Losing Weight: Health Professionals and Public Differ on Who's Really in Control
may not be as simple as following a health professional's advice to be
more physically active and to eat healthier, lower-fat foods, a new
survey suggests. In fact, Americans have a more fatalistic attitude
about weight loss than health professionals seem to realize.
There is a
large difference of opinion between health professionals and Americans
over how much control people have over their weight, according to the
Discovery Health Channel survey, which was developed with the help of
the Centers for Disease Control and Prevention's Division of Nutrition
and Physical Activity. These findings may play a significant role in
how you prepare your organization's weight management programs, and the
success of your wellness initiatives focusing on weight loss.
"There's Nothing We Can Do..."
Americans feel that being overweight is due in part to factors outside
of a person's control, the study found. For example, 41 percent said
neither overweight nor obese people have any control over their weight
and two-thirds (67 percent) feel obese people have no control.
people who report currently being overweight, 21 percent said they are
not currently taking any steps to lose weight and 25 percent of these
people are not planning to take any steps in the future to lose weight.
results indicate that a major factor in the country's weight problem is
the widespread feeling that gaining weight is a natural part of the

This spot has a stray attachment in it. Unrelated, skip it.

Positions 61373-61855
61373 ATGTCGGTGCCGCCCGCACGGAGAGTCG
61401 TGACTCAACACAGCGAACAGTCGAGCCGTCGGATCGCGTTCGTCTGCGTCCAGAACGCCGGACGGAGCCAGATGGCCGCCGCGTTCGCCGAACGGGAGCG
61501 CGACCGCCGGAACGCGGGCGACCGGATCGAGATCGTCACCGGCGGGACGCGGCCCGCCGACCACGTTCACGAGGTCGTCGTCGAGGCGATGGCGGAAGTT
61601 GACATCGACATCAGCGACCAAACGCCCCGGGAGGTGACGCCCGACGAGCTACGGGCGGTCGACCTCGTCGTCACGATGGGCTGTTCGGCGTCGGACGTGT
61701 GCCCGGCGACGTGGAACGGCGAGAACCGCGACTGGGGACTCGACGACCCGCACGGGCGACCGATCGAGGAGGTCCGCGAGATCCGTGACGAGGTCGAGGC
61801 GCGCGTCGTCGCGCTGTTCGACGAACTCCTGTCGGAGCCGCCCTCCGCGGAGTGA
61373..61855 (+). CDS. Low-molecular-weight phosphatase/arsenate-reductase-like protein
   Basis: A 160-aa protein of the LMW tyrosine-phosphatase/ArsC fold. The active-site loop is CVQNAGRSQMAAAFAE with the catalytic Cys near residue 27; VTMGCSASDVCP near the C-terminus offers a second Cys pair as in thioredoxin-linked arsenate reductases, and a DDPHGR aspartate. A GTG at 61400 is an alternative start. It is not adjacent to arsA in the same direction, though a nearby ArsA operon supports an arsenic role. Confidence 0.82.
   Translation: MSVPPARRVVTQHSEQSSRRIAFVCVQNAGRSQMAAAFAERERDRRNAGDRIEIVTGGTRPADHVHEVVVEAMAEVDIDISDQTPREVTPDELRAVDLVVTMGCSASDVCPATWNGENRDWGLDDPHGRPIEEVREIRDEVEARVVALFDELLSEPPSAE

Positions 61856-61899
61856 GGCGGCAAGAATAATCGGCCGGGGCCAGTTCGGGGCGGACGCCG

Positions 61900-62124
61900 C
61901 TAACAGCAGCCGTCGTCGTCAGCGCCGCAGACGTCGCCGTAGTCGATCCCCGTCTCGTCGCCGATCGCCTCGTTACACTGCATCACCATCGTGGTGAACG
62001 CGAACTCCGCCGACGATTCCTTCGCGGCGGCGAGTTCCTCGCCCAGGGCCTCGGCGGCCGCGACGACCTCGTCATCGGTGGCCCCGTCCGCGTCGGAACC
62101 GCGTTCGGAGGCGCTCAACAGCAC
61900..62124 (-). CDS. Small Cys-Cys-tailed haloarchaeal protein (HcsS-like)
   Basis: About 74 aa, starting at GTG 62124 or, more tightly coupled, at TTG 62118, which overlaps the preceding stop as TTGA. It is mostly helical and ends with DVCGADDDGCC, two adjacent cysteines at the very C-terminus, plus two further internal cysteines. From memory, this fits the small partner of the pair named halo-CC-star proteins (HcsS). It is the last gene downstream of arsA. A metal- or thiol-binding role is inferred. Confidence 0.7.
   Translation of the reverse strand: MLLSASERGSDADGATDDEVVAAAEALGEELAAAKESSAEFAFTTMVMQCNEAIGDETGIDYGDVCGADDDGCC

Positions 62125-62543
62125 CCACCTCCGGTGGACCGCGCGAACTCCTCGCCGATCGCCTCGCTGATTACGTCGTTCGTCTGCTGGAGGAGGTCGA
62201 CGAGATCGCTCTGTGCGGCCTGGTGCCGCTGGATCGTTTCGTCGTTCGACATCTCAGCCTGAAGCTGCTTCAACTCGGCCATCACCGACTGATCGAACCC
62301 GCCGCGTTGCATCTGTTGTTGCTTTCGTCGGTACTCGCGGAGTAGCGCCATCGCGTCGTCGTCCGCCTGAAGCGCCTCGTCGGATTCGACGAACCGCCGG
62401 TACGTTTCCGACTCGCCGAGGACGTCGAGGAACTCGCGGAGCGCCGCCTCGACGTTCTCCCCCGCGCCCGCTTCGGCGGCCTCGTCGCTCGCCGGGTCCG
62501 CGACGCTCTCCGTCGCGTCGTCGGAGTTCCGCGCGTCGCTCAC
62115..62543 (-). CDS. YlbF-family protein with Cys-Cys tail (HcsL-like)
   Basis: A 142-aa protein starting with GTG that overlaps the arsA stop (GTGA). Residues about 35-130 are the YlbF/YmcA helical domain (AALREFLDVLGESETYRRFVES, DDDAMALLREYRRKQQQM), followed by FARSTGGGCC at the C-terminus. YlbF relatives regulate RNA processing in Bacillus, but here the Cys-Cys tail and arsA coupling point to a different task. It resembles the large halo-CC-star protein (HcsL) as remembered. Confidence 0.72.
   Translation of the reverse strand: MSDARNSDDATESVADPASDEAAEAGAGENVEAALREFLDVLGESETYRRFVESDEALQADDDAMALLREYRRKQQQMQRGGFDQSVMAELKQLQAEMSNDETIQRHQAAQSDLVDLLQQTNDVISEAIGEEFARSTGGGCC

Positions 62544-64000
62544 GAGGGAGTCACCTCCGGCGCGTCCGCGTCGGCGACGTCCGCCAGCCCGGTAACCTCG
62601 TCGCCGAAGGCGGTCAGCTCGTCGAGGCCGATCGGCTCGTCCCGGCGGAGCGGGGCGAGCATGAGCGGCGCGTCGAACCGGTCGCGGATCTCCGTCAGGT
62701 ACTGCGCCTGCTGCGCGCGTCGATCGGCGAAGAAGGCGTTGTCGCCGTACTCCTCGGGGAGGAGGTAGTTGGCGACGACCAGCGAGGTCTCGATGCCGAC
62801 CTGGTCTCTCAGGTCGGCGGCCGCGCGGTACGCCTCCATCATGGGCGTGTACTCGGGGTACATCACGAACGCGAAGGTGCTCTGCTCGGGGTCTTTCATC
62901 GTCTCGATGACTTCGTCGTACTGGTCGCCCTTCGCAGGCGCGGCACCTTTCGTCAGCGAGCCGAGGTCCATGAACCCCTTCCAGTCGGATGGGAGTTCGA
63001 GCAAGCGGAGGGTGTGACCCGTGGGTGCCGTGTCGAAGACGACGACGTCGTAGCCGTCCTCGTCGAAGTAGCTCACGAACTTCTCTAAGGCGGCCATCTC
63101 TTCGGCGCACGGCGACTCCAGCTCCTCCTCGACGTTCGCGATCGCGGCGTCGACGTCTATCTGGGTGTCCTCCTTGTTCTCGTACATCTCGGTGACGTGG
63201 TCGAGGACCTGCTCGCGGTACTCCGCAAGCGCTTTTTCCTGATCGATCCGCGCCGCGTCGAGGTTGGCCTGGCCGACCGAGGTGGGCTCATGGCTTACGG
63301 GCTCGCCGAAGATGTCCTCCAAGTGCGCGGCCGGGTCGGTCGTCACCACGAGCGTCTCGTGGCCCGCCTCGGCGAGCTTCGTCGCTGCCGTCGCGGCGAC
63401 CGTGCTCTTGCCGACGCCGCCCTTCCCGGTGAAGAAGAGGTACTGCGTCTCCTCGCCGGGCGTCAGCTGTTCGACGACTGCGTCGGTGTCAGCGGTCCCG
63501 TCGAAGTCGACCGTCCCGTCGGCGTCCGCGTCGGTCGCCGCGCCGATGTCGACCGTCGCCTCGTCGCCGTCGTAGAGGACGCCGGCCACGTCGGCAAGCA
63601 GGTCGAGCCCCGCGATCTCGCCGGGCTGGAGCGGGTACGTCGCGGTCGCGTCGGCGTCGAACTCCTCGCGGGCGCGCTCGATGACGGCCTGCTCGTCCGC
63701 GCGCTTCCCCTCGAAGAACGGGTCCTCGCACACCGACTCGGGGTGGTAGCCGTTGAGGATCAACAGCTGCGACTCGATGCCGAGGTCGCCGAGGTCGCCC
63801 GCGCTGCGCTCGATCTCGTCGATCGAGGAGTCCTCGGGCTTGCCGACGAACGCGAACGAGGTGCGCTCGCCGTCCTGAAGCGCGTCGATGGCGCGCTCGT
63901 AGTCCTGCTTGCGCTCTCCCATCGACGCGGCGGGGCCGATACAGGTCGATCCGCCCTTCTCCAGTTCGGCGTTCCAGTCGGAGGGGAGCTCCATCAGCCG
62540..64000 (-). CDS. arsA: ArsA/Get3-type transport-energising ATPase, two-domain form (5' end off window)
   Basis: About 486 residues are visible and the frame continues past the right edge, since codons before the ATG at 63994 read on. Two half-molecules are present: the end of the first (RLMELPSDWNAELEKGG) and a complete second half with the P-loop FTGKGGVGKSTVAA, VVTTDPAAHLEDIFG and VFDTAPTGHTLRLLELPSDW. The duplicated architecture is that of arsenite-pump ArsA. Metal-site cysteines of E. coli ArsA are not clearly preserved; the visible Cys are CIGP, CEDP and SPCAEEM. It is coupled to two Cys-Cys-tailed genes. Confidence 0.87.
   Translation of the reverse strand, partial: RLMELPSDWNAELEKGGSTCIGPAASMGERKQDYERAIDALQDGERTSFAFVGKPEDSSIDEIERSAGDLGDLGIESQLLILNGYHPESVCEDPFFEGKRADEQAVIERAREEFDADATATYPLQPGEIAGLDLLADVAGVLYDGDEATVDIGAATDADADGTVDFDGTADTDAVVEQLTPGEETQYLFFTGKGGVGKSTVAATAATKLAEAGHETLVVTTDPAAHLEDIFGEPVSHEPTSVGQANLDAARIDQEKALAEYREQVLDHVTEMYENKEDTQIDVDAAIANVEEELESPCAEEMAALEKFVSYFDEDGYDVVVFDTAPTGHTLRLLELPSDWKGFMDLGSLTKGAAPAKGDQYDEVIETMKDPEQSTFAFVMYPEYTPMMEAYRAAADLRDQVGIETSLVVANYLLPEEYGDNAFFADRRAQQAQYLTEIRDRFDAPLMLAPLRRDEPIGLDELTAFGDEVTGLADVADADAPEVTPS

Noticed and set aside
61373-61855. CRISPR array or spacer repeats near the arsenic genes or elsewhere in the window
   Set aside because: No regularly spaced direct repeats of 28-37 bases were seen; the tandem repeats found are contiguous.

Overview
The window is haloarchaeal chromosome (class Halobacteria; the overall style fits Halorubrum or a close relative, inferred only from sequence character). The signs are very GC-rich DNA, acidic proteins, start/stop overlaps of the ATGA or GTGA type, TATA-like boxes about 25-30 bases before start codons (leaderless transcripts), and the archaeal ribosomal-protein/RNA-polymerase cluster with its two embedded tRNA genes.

aging process. Americans also believe weight loss through a change in
diet and exercise eventually will be gained again, the survey found.
Motivation Is the Key...
doctors, nurses and dietary health professionals said they believe most
adults can maintain a healthy weight if they are motivated and exercise
self-control. In fact, only 7 percent of doctors, 10 percent of nurses
and 15 percent of dietary health professionals indicated that a
person's weight is due to factors beyond his or her control, a direct
conflict with the public's view on weight loss and nutrition.
health professionals may underestimate the psychological reasons people
are not motivated to lose weight, as well as the lack of efficacy or
choice people feel in dealing with weight problems, the survey said.
Other results of the national poll included:
believe the kind of food a person eats is more important than the
amount of food eaten. Health professionals agree the kind of food is
important, but they also feel that the amount of calories eaten also
plays a role in weight loss and weight maintenance.
Thirty-seven percent of Americans cite reasons for why people gain
weight that are beyond a person's control: depression (11 percent),
genetics (10 percent), metabolism (6 percent), personal life problems
(6 percent) and medical problems (4 percent).
- Doctors cite motivation (19 percent) as the most important barrier to treating overweight and obese patients.
than "liking to eat" (18 percent), the No. 1 factor Americans cited for
their difficulties in losing weight is willpower and self-control.
Americans recognize how hard it is to lose weight far more than the
medical and health community, Discovery Health Channel noted.
Discovery Health Channel, c/o Discovery Communications Inc., 7700
Wisconsin Avenue, Bethesda, MD 20814; (301) 986-0444, www.discoveryhealth.com.